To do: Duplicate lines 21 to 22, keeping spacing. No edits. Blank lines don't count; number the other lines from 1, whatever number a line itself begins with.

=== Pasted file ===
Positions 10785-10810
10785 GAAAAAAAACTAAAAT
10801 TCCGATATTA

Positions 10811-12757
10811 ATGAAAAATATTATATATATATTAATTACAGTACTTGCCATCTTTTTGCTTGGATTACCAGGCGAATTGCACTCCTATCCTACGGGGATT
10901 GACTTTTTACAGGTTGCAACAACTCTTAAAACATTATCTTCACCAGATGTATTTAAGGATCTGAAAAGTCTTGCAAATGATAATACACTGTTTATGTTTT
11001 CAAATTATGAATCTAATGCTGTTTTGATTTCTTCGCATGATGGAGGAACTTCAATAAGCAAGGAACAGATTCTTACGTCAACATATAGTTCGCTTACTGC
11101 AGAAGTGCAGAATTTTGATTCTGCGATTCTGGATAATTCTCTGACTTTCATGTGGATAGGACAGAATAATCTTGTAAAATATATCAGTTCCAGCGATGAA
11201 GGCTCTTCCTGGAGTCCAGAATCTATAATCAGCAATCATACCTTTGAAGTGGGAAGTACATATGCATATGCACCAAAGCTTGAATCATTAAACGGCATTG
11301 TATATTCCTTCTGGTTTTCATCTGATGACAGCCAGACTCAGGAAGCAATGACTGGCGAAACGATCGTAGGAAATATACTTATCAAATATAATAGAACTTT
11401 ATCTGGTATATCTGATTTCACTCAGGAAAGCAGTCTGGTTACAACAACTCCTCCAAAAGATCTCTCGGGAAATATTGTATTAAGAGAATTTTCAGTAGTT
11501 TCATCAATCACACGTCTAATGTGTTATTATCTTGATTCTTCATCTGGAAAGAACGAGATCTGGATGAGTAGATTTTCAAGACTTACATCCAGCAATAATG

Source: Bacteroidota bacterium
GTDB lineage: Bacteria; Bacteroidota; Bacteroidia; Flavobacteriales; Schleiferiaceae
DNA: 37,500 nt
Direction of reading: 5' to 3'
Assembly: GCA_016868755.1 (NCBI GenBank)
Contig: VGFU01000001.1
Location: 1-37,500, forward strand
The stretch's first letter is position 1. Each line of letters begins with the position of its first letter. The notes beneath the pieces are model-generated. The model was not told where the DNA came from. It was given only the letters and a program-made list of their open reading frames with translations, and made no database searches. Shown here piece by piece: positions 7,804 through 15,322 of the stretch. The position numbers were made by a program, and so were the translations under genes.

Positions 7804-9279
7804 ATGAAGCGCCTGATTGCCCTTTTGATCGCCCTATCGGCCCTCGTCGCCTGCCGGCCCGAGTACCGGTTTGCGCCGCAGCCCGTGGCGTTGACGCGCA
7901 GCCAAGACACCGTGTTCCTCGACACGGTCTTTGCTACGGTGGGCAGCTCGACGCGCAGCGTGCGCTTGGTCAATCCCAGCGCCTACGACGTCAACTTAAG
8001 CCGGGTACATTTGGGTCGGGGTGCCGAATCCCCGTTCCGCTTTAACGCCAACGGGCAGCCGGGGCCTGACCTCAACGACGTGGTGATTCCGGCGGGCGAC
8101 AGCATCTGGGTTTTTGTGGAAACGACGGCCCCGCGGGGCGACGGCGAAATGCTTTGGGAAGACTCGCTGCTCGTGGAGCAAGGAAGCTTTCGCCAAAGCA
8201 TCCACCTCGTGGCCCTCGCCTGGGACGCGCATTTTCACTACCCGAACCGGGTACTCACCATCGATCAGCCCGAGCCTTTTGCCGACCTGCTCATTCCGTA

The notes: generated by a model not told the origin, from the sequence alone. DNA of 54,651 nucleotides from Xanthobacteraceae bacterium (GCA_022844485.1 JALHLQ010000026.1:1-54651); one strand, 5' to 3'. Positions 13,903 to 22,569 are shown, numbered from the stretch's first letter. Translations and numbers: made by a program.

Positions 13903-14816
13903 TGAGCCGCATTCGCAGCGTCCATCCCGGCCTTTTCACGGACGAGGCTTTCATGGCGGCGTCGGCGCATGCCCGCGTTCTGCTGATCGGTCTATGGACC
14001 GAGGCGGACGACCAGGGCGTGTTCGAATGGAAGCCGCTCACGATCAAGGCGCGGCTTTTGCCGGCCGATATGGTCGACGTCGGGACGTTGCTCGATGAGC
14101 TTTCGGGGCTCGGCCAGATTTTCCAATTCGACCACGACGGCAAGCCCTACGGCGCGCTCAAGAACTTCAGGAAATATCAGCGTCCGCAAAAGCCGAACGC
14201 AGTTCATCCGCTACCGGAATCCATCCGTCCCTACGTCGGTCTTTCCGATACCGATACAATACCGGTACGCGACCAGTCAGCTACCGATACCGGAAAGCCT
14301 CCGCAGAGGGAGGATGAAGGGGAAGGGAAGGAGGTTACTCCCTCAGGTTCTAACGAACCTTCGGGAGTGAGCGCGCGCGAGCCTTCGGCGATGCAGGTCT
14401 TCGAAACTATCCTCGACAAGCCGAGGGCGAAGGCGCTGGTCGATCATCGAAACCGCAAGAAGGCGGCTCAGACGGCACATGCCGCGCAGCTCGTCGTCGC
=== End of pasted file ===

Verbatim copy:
Positions 7804-9279
7804 ATGAAGCGCCTGATTGCCCTTTTGATCGCCCTATCGGCCCTCGTCGCCTGCCGGCCCGAGTACCGGTTTGCGCCGCAGCCCGTGGCGTTGACGCGCA